There are a great many differences between driving in the US and driving in the UK, as I have been keen to notice over the last few months. The singlemost striking difference is sitting on the other side of the vehicle as driver (right hand drive vehicles) and being on the other side of the road. It is that first few weeks of transition that can be found most nerve-wracking and require focused concentration at all times. And most Americans or non-UK drivers can likely recount at least one tale of how they involuntarily lapsed in to previous habits. (I was the target of some odd and steely looks as I drove the entire length of Windsor High Street on the wrong – the right! – side of the road.)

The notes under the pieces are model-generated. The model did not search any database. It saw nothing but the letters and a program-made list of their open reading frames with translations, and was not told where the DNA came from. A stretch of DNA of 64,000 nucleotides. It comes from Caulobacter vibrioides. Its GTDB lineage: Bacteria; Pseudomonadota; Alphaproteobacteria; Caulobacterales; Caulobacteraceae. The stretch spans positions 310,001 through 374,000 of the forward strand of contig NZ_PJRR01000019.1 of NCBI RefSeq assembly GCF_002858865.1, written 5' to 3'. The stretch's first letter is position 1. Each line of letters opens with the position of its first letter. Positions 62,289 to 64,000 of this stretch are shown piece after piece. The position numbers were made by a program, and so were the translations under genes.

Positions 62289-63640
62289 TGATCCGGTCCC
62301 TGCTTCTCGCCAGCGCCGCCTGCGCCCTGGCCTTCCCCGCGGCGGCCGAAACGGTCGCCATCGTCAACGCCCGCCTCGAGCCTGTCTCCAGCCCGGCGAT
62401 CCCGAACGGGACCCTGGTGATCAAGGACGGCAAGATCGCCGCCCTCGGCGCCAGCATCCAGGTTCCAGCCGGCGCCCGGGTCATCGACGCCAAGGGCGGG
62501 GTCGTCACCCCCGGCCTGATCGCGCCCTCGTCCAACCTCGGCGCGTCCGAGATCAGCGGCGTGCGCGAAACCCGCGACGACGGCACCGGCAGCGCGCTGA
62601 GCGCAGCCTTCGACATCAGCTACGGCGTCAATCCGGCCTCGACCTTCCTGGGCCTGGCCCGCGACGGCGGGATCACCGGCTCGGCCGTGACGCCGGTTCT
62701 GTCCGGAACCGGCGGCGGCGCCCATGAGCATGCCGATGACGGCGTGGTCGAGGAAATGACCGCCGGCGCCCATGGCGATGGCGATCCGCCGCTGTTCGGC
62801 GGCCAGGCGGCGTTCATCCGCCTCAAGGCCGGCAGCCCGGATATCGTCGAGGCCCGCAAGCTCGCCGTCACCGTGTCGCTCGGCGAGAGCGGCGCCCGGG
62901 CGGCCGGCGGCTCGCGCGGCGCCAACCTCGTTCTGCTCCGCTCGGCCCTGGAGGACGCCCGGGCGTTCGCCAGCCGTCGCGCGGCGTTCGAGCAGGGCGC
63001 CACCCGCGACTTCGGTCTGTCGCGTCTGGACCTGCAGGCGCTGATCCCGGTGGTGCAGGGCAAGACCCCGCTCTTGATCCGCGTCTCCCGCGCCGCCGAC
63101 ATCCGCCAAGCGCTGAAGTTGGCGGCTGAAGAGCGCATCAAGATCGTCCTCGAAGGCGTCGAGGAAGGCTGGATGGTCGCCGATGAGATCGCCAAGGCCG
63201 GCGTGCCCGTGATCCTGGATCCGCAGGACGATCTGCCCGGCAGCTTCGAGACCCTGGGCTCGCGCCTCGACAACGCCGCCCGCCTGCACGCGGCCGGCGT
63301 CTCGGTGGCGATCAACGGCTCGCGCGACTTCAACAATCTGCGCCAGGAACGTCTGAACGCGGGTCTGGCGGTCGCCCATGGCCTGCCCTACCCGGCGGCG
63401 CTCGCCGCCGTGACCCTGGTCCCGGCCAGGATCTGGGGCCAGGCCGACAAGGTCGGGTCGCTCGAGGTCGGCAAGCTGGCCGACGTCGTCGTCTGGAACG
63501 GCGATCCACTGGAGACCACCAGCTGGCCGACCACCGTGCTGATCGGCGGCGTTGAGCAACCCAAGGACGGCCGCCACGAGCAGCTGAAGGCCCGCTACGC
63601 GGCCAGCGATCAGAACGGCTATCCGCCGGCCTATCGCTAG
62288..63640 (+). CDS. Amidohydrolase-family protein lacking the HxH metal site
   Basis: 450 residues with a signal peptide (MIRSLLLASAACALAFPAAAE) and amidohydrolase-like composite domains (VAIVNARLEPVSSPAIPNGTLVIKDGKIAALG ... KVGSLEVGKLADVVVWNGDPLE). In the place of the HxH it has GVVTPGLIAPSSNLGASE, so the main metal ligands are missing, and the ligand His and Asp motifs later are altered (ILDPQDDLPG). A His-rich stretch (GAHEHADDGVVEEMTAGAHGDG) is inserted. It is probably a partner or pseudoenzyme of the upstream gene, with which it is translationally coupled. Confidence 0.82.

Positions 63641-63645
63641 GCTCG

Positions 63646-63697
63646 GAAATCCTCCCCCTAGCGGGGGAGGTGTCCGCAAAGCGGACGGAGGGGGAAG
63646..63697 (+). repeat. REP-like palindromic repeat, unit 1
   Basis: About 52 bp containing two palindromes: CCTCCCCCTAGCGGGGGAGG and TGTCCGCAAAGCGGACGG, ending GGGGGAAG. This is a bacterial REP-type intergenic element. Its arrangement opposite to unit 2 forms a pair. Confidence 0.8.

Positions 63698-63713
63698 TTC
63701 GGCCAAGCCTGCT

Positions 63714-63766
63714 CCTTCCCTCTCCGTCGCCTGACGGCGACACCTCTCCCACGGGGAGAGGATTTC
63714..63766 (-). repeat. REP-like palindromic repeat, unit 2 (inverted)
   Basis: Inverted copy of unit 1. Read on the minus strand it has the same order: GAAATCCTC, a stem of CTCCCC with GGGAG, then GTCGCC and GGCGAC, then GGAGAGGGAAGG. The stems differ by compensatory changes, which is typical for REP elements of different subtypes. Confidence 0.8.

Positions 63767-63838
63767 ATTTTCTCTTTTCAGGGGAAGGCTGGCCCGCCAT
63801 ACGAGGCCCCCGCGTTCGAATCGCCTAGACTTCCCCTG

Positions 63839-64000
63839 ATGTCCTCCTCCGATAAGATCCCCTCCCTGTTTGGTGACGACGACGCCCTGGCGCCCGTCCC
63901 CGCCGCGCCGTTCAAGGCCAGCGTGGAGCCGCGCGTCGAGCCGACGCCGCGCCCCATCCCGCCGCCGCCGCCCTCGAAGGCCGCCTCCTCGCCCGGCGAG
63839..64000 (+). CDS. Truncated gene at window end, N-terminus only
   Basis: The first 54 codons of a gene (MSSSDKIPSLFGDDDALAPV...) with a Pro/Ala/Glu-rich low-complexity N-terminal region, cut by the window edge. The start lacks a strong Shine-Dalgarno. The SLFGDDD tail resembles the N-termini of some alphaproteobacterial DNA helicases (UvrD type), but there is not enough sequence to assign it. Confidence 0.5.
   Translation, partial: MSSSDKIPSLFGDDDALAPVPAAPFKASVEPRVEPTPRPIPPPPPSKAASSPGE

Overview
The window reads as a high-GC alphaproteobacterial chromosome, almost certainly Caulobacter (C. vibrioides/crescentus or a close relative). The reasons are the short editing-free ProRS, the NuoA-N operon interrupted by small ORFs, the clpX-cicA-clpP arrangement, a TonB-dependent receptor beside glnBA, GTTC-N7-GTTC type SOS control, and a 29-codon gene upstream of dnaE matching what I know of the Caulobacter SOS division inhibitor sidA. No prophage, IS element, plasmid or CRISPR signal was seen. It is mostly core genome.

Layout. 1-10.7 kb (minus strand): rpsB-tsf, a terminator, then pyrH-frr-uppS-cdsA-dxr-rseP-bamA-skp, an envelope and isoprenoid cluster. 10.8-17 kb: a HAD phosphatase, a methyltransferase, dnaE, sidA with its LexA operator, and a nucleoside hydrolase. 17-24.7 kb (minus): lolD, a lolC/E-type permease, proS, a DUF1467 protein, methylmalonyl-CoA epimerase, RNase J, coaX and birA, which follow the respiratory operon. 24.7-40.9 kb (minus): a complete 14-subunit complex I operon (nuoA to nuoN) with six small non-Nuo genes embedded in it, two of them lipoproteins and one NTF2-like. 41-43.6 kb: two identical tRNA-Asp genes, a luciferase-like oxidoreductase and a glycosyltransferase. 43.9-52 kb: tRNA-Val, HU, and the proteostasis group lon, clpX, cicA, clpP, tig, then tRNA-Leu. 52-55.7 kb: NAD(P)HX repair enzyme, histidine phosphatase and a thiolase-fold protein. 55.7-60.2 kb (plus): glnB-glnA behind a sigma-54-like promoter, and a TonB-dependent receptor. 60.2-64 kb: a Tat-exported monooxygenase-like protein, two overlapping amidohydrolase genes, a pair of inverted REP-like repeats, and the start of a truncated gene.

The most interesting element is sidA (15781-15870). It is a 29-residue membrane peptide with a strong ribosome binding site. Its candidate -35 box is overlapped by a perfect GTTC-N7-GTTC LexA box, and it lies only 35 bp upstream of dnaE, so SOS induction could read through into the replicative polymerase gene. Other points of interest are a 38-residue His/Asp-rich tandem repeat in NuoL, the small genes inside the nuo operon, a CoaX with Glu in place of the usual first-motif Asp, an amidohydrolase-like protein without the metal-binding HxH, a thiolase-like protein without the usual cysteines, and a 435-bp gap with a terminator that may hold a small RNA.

For about 3 weeks, until I consciously sought to correct the behavior, I found that I “hugged” the kerb side (left side) of most lanes and roads I drove on. I think this was linked to my brain correcting for where it thought I should be in relation to the middle of the lane/road.
Since you sit on the other side of the car, in many UK market cars the levers on the steering column to operate signals/indicators and windscreen wipers don’t always correspond to where they are in cars made for the American market. Signalling at the first sight of rain, or turning on the wipers before turning left were a regular occurrence. (“Didn’t he see I was turning left? My wipers were clearly on!” I joked to myself beneath a crescendo of honks as I cut across two lanes to exit at a roundabout.)
Anyone would be forgiven for thinking it was the Romans who built roads in the US and not the UK. Roman roads were renowned for being straight, but it seems when they left the UK they took their roads with them. Modern road building seems to been executed using the McCartney method leading to a lot of swaying and bumping.